Have you had any notable customers? Where do find most of your customers coming from?
One of the most rewarding aspects of having such a grass-roots business is the relationship we build with all of our customers. It’s amazing how diverse our customer base has been, from all different parts of the world and different backgrounds. We currently have customers on five continents in dozens of countries, including Japan, U.K., Sweden, Germany and Norway. This is the beauty of the Internet; you don’t have to be on Fifth Avenue or Sunset Boulevard to reach people. All my customers are notable and important to me.
Your inlays are among the most complex and detailed we’ve ever seen. Walk us through the process of completing something like this.
Thanks for that compliment. First, I start with the idea and get it to a piece of paper. Then I select a material that will best represent what it is that I am trying to replicate. Next I would start cutting all these pieces out and assembling them similar to a puzzle, only I am making the pieces of this puzzle. In the latter stage you have to transfer the pattern/piece onto the fretboard and rout them in. Once the piece fits, you have to epoxy it in. After the epoxy is dry, you sand it flush and re-slot any frets positions that need it.
When did you start doing inlay service? What prompted this decision and how has the response been?
I started doing that to expand my business and promote my art. That service just went up so it is too early to tell what will happen in the long run. My intention is to work that stuff in as it comes across the table. I would be happy to give quotes to anyone who has an idea for their guitar. This is just an inlay service only; you will have to find someone else to put the frets in, like your guitar tech. I would also be willing to do inlay work for other builders, companies or bigger production companies, as my schedule would allow.
I see that you pride yourself on your wood choices. As some of the “elite” woods like Koa and Brazilian rosewood become harder to get, how does this affect your wood selection? Do you see this affecting your customers?
It is the law of supply and demand. These woods are harder to get, so if someone is willing to pay for it, I have no problem using it. Koa is exclusive to Hawaii and to my knowledge, they can only cut what has already fallen. Brazilian rosewood is on a treaty ban and they have similar restrictions. All in all, I just think it makes the guitar even more valuable, so I don’t see it affecting my customers if they want that wood and are willing to pay the cost.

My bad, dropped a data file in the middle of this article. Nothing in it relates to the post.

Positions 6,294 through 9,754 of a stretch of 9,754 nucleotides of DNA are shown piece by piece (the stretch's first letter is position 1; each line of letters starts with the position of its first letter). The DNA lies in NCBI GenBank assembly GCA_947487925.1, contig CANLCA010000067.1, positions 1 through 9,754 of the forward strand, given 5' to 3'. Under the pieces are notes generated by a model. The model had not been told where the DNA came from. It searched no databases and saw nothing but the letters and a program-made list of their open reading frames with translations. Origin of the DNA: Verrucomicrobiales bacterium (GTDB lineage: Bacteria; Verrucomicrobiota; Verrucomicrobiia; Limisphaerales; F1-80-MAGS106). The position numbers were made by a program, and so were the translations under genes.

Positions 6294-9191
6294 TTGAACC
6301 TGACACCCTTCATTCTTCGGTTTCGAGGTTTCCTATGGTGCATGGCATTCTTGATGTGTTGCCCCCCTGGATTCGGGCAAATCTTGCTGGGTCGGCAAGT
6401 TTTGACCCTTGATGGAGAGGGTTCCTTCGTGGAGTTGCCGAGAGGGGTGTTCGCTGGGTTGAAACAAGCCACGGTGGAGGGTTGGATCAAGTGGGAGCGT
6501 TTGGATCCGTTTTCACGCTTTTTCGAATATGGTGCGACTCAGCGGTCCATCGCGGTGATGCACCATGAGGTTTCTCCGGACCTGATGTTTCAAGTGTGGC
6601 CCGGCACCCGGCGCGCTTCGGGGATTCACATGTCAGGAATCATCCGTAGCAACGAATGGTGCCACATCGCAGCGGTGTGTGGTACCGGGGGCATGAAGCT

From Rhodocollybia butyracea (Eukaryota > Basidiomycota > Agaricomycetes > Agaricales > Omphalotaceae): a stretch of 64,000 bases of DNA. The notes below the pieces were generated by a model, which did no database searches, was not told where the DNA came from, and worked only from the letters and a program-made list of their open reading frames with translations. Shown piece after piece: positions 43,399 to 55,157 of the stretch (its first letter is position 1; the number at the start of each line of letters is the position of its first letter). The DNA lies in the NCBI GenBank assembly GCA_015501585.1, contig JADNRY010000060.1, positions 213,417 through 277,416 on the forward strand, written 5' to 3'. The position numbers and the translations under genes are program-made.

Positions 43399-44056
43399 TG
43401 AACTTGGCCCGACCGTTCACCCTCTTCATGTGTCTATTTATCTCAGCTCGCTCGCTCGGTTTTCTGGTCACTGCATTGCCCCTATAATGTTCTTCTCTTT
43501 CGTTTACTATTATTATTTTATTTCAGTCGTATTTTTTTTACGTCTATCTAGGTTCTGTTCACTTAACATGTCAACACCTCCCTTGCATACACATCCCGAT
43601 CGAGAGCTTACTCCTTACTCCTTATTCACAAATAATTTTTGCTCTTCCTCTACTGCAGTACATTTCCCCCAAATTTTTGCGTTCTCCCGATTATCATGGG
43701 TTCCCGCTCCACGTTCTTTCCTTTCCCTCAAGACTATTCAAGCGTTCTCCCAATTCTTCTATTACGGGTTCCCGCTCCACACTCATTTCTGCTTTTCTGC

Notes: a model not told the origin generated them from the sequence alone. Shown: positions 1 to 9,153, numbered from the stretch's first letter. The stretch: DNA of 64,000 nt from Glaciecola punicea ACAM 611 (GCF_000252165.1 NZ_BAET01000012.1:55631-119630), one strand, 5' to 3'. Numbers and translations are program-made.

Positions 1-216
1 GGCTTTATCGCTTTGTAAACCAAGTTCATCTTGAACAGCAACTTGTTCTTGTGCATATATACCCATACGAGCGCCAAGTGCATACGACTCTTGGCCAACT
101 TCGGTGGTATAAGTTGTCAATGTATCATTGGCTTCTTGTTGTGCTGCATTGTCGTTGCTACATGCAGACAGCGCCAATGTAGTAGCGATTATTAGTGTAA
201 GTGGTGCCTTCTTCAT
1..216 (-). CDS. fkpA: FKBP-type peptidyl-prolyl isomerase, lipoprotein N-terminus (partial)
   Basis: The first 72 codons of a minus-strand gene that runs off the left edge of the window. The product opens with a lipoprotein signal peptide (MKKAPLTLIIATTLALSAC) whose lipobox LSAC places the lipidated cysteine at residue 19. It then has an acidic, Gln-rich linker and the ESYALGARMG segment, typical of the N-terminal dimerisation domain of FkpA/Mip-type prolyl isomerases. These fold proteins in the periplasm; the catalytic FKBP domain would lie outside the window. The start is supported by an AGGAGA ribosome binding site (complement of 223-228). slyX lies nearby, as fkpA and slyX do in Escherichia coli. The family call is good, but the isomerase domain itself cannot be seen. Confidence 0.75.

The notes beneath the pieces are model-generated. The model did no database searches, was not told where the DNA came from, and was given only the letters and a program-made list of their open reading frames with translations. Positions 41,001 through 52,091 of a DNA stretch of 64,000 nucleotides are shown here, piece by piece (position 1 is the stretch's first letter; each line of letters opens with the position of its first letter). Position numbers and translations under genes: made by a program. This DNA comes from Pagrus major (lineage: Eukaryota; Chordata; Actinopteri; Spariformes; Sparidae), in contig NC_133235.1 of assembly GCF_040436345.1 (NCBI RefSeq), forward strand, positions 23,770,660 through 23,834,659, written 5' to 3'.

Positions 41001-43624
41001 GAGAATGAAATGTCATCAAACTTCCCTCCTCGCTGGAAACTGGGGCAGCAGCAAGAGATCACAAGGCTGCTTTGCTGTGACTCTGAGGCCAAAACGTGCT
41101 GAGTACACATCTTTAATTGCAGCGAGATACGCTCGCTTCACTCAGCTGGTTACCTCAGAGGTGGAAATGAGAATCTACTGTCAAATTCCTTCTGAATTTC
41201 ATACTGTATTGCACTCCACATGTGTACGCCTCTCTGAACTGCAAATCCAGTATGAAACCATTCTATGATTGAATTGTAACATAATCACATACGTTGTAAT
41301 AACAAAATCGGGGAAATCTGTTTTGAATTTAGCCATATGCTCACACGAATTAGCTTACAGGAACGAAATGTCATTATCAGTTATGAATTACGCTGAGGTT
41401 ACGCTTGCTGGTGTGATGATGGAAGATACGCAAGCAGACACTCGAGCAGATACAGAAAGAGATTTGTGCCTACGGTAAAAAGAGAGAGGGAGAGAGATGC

Do you offer all of your guitars in 6 or 7-string models? What do you like about a 7-string guitar that prompted you to start making them?
Yes, you can get six or seven string guitars in any of the models. At the time I started making guitars, seven string guitars were having this resurgence. That is when and where I named the guitars “Abyss”. The lower seven-string note took you to sonic depths I thought that sounded like the “Abyss” and that is how the name came to be.
I see that you are working on a new limited edition, “The Revelation,” can you tell us anything about that one?
It is going to be another fantastic guitar in a collectable line that I want everybody to check out on my site. I plan ten of each and quite a few are already sold. They include, The Crucifixion LE, The Ascension LE, The Last Supper LE and now The Revelation LE. The Revelation will be unveiled in the near future, probably this fall.
You been at this for some time – any final thoughts about the business of boutique instruments and where you’re headed?
In life, just like in the guitar industry, there are path makers and path takers. I intend to be a leader for the boutique and highend custom guitar market and pursue my own ideas and concepts. My goal is to continue to lead the way with unique guitars and inlays that very few others can do.
The greatest thing you can do is to blaze your own trail. That would be a path maker. I want to thank my family for the support, my customers for their backing and the Lord God Almighty for in Him all things are made possible.
Peace and God bless.